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Posted: January 22, 2023

Drug treatments from one extreme to another

“Perceptions,” by Gerry Warner

Op-Ed Commentary

What you’re about to read is the truth. And names have not been changed to protect the innocent.

A few years ago, I attended a memorial in the Slocan Valley for one of my best friends and was helping to scatter his ashes in the pristine waters of Slocan Lake. I can tell you it gives you a spooky feeling to be holding the ashes of someone you’ve known for more than 40 years and then casually cast them back into the lake we’d both fished together.

But so be it. Most of us will have an experience like this sometime before we die.

Then, as the custom seems to be these days, it was time for a memorial party. In this case a barbecue close to the water with 40 or so attending. This too was in the Slocan Valley which has a certain ambience known to many. After the usual salads, burgers and beer were consumed came dessert and, considering where we were, I wasn’t surprised when one of the “desserts” consisted of cannabis cookies made right in the valley by some of the most experienced marijuana growers and bakers to be found anywhere.

Now, I’ve been a non-smoker all my life, but I did smoke a bit of weed in my university days more than 50 years ago but quit soon after graduating. So, I did a little thinking before I reached for the once forbidden fruit. What the hell, I thought. The party atmosphere was warm and convivial. I hadn’t seen some of these people for 30 years and it felt great to be in touch again. Surely a few marijuana cookie crumbs wouldn’t hurt.

So, I reached for the plate and thanked the host who warned me the cookies were very potent. But I disregarded the warning. It’s not like I’m shooting up with cocaine or some other opiate, I thought. They’re only marijuana cookies. Yum, yum.

The party continued and I remember looking at the clock about a half-hour later and saying to myself “can’t feel a damn thing.” Barely 10 minutes later, I looked at the wall again and honest to God I couldn’t even see the clock! Nor could I tell time which seemed to have stopped altogether.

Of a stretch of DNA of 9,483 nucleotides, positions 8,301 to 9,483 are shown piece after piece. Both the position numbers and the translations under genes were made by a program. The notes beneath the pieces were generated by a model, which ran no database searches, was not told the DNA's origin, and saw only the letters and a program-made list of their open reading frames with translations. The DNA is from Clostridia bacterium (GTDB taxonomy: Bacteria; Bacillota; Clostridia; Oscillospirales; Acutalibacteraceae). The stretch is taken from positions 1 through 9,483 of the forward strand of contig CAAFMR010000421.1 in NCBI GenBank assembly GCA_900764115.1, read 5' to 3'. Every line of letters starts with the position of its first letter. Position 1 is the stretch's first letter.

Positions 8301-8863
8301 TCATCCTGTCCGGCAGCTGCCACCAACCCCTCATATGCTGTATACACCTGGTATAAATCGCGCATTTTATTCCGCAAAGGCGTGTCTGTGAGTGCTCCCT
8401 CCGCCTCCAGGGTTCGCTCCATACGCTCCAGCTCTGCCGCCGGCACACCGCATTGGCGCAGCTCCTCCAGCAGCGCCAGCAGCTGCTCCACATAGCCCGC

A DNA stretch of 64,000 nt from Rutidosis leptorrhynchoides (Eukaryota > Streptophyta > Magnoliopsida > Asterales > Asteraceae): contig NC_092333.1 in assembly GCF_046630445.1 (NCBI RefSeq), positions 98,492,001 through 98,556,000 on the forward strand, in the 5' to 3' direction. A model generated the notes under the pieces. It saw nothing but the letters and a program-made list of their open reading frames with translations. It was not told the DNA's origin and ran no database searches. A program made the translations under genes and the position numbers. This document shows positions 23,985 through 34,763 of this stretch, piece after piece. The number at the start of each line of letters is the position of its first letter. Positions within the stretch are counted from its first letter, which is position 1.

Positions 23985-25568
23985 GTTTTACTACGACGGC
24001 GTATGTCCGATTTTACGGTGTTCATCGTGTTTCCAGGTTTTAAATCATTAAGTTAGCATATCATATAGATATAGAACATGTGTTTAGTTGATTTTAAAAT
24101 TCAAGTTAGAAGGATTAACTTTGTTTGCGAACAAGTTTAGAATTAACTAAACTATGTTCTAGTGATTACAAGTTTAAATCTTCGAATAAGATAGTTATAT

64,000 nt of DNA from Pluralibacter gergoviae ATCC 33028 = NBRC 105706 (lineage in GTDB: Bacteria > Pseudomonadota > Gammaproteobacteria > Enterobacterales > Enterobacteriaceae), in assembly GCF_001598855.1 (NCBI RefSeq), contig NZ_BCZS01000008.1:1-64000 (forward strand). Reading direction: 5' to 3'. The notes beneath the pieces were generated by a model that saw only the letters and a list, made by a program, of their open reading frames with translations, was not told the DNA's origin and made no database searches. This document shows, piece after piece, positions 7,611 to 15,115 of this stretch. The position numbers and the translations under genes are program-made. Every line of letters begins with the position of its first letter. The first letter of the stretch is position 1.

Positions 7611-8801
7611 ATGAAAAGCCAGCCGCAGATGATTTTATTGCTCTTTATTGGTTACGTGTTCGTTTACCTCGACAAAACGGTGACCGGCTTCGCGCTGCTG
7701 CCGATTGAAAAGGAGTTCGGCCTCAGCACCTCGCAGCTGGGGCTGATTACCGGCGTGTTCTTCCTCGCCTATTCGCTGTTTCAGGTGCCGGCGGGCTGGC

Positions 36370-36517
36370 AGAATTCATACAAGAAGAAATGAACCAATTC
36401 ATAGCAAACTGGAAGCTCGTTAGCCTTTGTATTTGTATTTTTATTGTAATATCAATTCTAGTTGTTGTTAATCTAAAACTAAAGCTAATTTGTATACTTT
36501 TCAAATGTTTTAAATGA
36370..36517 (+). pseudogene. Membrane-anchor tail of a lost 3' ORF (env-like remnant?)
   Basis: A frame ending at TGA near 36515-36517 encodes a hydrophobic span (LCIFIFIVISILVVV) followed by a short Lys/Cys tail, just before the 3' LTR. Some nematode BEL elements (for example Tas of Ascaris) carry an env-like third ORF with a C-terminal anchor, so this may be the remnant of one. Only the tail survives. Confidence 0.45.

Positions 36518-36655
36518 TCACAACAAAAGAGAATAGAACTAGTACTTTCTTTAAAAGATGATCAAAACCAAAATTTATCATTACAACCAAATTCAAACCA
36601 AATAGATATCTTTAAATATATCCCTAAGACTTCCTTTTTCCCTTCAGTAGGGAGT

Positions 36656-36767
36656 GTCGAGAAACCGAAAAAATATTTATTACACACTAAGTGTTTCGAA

Despite my torpor, I managed to get to my feet, stumble over to my wife Sandy, who wisely had not partaken of the Devil Weed, and whispered to her in a hoarse voice, we’ve got to get out of here. And get out we did as I told Sandy I was in no shape to drive.

Sandy, bless her, drove but our destination was a friend’s isolated cabin off the grid and along a narrow, forested ridge overlooking a deep ravine. When we got close to it Sandy lost her sense of direction in the darkness and was heading straight for the edge when I suddenly woke up from La La Land and grabbed the wheel and steered us away from the brink before I passed out again. Why I did this, I’ll never know but I guess someone didn’t want us to die. You can speculate however you want on who or what saved us. But I can’t stop thinking it was some kind of a spiritual force.

We never did find our friend’s cabin and we ended up driving to a nearby community and spent the night in a motel. I woke up the next morning still stoned and fervently thanking my maker that we were still alive. I certainly didn’t deserve to be.

In all honesty, I really don’t like talking about this. But in light of the provincial government’s recent decision to decriminalize possession of “small amounts” of deadly drugs like heroin, cocaine, fentanyl et al, I’m offering this story as a cautionary tale.

Surely consuming even “small amounts” of drugs is dangerous because the drugs of today are so much stronger than the drugs of a generation ago. In a government release announcing the plan it says B.C. is experiencing a “toxic drug crisis” as if anyone in the province didn’t know or hadn’t seen shocking pictures of addicted drug users overrunning Hastings Street in Vancouver and many other skid-row streets in the province.

“Substance use is a public health matter,” says the government announcement. Decriminalization will reduce the stigma of drug abuse and enable addicts to get the medical aid and social support they need to kick their habit. Or so the theory goes. This approach has supposedly worked in some jurisdictions but that doesn’t necessarily mean it will work here.

A generation ago you could get 20 years in jail for toking up. Now they’re going to give addicts more of the drugs killing them as well as some “treatment.” Is this going to work in an era where marijuana cookies are strong enough to endanger your life little alone what opioids can do?

Somehow, I doubt it.

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